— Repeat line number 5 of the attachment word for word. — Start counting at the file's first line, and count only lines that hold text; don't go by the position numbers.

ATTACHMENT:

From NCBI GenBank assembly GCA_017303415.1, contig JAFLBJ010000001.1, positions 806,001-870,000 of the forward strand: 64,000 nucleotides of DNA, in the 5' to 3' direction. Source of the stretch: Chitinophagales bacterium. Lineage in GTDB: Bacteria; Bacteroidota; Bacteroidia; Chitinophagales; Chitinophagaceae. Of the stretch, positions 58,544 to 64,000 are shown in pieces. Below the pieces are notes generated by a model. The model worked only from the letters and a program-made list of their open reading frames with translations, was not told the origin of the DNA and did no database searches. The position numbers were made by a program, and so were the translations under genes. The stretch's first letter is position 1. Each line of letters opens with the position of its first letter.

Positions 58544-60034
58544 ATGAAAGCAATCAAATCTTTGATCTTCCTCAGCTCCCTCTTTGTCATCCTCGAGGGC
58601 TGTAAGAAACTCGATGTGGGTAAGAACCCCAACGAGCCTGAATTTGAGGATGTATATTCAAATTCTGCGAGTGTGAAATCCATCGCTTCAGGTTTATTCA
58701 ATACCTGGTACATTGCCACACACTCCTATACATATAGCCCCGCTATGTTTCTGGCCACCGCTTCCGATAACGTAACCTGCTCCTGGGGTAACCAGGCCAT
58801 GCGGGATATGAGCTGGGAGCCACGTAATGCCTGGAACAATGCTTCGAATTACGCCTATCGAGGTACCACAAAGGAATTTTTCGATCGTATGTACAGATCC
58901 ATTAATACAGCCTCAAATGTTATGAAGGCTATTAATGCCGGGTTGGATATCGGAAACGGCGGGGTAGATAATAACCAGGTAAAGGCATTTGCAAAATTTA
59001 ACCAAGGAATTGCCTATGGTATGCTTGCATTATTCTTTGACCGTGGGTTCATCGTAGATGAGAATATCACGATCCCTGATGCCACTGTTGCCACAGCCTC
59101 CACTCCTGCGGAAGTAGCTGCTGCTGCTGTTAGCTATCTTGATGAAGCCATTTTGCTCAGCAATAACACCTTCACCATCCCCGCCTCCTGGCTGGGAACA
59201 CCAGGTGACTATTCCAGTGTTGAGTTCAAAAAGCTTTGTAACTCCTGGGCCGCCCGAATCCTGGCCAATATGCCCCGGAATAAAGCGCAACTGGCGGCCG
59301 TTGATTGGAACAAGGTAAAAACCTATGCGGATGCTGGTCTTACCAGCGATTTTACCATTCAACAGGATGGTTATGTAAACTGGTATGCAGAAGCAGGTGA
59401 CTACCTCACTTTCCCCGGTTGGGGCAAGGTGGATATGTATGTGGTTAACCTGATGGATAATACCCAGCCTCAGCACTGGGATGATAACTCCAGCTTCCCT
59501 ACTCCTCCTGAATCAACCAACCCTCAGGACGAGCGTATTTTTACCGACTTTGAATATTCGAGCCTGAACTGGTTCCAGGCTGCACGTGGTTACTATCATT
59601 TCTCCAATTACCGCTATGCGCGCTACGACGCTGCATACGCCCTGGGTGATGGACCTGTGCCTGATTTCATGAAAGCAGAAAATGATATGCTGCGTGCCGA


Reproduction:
58701 ATACCTGGTACATTGCCACACACTCCTATACATATAGCCCCGCTATGTTTCTGGCCACCGCTTCCGATAACGTAACCTGCTCCTGGGGTAACCAGGCCAT